Circle’s Rachel Mayer commented: “This is one of the first experiences of its kind for consumers. Other crypto products that allow you to invest in market weight distributed fashion are accompanied by high minimums and 3% management fees. Circle Invest removes all this friction, making investing in multiple coins at once available for anyone at the same competitive pricing we deliver on all of our coins.”

Only last week Circle announced it had raised $110 million in a Series E fundraising round led by the Chinese firm Bitmain Technologies. It now looks it intends to use this money to expand its services in more ways than just issuing a new Tether alternative, like challenging index fund providers.

Would you prefer using such a feature over investing in a crypto index fund? Share your thoughts in the comments section below. 


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Huobi Pro Launches New Crypto Market Index

Huobi Pro Launches New Crypto Market Index

Cryptocurrency exchange Huobi Pro is launching a new market index for its customers, the company announced Wednesday.

The Huobi main force index will track 10 different digital assets traded against tether (USDT), a dollar-pegged cryptocurrency, on its platform in real time, according to a press release.

The index will “reflect the overall performance of Huobi Pro market,” allowing investors to see a single aggregated feed rather than having to check on individual assets one at a time.

The index will use weighted samples, according to the press release, which explained that the index divides digital assets into four categories: digital asset, platform, application and real asset substitute (not included in the index).

The release adds:

“Assets will be ranked according to their turnover, and top assets of each category will be selected as index samples. After samples are selected, the sample weight will be calculated based on the daily average trading volume of the previous quarter.”

The exchange further plans to launch index-based products with its main force index as the tracking target at Huobi Pro by June 10.

Huobi also has a contingency in place in case an asset is delisted, so “when an unexpected delisting of the index component occurs, the sample is temporarily replaced. And the coins that are ranked first in the candidate list will be selected as the sample coins in turn.”

Market index image via Shutterstock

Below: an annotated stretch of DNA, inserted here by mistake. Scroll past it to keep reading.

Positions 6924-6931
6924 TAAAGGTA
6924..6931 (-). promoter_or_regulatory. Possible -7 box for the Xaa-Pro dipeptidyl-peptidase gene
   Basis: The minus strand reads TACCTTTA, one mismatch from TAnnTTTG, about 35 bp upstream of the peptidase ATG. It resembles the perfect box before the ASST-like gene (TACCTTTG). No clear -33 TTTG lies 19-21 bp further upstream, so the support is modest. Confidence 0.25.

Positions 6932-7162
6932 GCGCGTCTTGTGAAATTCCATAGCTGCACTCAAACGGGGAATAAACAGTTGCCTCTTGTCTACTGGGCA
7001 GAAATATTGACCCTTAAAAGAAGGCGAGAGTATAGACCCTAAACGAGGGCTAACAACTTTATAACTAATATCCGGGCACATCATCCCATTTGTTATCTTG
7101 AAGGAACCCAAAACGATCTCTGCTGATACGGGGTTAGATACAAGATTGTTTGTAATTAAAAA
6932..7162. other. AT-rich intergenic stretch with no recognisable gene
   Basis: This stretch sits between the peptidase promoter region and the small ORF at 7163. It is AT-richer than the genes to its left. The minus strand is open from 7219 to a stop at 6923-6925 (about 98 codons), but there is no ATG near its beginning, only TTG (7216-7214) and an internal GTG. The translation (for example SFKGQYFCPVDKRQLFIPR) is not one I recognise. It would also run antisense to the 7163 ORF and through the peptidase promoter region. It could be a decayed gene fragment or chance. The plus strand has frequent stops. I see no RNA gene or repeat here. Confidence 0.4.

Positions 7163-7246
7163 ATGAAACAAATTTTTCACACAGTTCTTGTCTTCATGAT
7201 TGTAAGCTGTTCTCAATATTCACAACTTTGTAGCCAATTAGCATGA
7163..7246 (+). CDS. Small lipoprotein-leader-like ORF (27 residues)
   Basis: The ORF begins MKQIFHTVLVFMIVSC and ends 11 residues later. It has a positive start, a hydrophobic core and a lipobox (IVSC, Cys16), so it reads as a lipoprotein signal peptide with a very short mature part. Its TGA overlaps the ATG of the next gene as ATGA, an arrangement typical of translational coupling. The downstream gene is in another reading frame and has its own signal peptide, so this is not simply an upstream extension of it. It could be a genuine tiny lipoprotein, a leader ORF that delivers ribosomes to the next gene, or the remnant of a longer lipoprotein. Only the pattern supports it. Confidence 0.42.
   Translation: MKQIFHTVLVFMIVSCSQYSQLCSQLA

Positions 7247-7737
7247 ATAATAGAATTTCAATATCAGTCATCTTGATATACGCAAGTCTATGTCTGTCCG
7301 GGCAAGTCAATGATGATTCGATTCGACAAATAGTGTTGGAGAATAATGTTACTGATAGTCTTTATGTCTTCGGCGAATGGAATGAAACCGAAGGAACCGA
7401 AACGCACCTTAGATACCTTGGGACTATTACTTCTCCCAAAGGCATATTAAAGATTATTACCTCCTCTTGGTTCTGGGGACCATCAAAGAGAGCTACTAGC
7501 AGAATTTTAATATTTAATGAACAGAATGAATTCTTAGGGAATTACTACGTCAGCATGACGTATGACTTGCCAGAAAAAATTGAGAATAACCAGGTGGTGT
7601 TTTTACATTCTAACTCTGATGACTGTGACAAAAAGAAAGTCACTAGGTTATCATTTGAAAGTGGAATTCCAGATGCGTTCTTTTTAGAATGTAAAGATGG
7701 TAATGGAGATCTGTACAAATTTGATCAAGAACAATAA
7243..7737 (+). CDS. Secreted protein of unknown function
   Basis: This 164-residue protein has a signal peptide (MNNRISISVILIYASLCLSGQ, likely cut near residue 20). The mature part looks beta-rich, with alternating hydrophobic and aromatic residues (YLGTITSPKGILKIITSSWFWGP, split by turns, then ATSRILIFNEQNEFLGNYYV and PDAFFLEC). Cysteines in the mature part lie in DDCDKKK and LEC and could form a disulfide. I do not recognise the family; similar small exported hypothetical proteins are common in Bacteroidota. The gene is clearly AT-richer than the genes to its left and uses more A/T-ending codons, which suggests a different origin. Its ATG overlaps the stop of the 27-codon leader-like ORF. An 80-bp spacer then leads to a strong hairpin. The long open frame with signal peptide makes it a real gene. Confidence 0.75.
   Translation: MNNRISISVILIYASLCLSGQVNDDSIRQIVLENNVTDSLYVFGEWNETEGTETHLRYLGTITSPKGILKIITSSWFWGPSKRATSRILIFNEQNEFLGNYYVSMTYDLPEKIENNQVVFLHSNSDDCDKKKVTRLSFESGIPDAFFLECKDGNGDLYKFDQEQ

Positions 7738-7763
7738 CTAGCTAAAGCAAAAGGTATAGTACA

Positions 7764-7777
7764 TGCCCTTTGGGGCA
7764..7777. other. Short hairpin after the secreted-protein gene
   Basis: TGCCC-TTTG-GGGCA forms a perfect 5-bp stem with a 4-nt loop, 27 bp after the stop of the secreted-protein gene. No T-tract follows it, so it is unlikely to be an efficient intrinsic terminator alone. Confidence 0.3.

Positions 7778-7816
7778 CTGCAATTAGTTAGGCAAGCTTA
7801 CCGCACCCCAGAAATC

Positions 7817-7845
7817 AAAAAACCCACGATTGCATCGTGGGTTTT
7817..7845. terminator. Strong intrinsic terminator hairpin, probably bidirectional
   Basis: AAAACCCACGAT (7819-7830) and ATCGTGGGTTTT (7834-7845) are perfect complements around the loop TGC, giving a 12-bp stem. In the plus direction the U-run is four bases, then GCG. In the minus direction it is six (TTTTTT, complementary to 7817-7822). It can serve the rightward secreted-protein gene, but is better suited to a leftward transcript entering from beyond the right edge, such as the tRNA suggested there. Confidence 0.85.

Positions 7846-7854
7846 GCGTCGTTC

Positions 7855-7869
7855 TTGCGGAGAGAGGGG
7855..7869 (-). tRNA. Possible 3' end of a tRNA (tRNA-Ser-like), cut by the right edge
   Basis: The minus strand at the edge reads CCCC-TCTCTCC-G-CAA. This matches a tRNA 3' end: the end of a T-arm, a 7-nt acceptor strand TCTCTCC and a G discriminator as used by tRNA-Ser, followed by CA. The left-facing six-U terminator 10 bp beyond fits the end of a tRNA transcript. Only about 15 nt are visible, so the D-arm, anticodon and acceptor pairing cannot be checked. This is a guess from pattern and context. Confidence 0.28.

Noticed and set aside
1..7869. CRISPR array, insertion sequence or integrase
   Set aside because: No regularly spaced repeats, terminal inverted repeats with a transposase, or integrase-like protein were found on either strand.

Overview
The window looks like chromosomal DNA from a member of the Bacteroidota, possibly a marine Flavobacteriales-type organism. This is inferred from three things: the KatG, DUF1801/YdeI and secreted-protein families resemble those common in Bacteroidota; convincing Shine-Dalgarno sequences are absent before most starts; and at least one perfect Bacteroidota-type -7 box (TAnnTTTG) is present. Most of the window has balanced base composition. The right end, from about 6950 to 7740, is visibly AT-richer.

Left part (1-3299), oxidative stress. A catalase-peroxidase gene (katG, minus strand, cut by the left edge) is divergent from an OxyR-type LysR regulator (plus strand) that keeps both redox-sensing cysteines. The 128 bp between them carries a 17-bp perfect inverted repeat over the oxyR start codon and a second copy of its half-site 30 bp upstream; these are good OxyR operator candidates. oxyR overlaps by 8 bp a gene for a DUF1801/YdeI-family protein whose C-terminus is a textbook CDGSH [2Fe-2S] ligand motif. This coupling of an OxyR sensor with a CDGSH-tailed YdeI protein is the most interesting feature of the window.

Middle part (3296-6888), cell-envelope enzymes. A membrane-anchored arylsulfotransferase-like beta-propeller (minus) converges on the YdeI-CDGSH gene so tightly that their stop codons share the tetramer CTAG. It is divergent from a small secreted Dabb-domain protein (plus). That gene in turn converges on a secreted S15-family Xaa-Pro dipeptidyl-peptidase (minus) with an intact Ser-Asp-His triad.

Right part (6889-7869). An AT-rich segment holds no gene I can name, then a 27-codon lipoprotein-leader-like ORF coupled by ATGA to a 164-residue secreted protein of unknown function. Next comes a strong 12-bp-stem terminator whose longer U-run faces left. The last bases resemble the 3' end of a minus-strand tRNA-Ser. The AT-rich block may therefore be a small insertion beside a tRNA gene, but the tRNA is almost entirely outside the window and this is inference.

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Blockchain Skills? Hired! $120,000+ Plus Bonus!

Blockchain Skills? Hired! $120,000+ Plus Bonus!

Blockchain Skills? Hired! $120,000+ Plus Bonus!

News

Blockchain this and blockchain that might be so much hype, but no one can deny hundreds of millions of dollars, some say billions, sloshing around the ecosystem in search of advancing technology undergirding cryptocurrencies. There’s a battle in even the broader employment market as Facebook, Amazon, IBM and others search for blockchain development talent, pushing salaries and bonuses into the stratosphere.

Also read: CNBC Shows Bitcoin Cash (BCH) Love, Predicts Mooning

Blockchain Jobs Need Talent with Know-How

The Wall Street Journal recently profiled the booming blockchain industry, honing-in on the demand from employers for a seemingly small pool of qualified candidates. And basic economic theory holds when the supply is at a premium and being chased by more and more dollars, the relative price will inevitably increase.

Katheryn Griffith Hill of Blockchain Developers, a headhunter, confirmed, “We are seeing people who are making half a million dollars,” she’s quoted, adding those with as little as three years experience are fetching “definitely well over $120,000” to start. The Journal continues, “Some 4,500 job openings with the terms ‘blockchain,’ ‘bitcoin’ or ‘cryptocurrency’ in the title were posted on LinkedIn this year through mid-May, according to the company. That is up 151% over the total in all of 2017. Just 645 such job openings were posted in 2016.”

Blockchain Skills? Hired! $120,000+ Plus Bonus!

Blockchains are simply a spin on database technology, and really aren’t all that new or even novel. That they’re used as accountancy in distributed ledger form, and decentralized in the cryptocurrency context, makes them valuable when attached to a currency such as bitcoin cash (BCH). Within the crypto world, such ledgers act as payment settlement systems, and, in the case of BCH, have solved the notorious bugaboo of creating a digital currency: double spending. For years, inventors were foiled by this problem. Satoshi Nakamoto’s insight, then, was to make coins like bitcoin cash become not only a medium of exchange and store of value but also contain a payment system, allowing for relatively trustless transactions between private parties to occur all over the globe.

Still other wags within the financial technology industry have seized on the neologism “blockchain,” a descriptive term to help explain how miners connect it all together, and stress the tech can solve virtually any problem. Animal spirits being what they are, the corporate world has dutifully swallowed the hype whole, and so nearly any company attaching itself to the mere mention of the word can sit back and watch their valuations climb.

Too Rich for Traditional Employment

Yuliya Chernova writes of a paradox as employers seek blockchain devs, describing how “many of the more experienced crypto developers already have made money trading bitcoin and Ethereum.” Indeed, hammering home the point Daniele Sileri, CEO of Blockchain Studios, insisted most “of the developers are millionaires already, so they don’t really care about money.”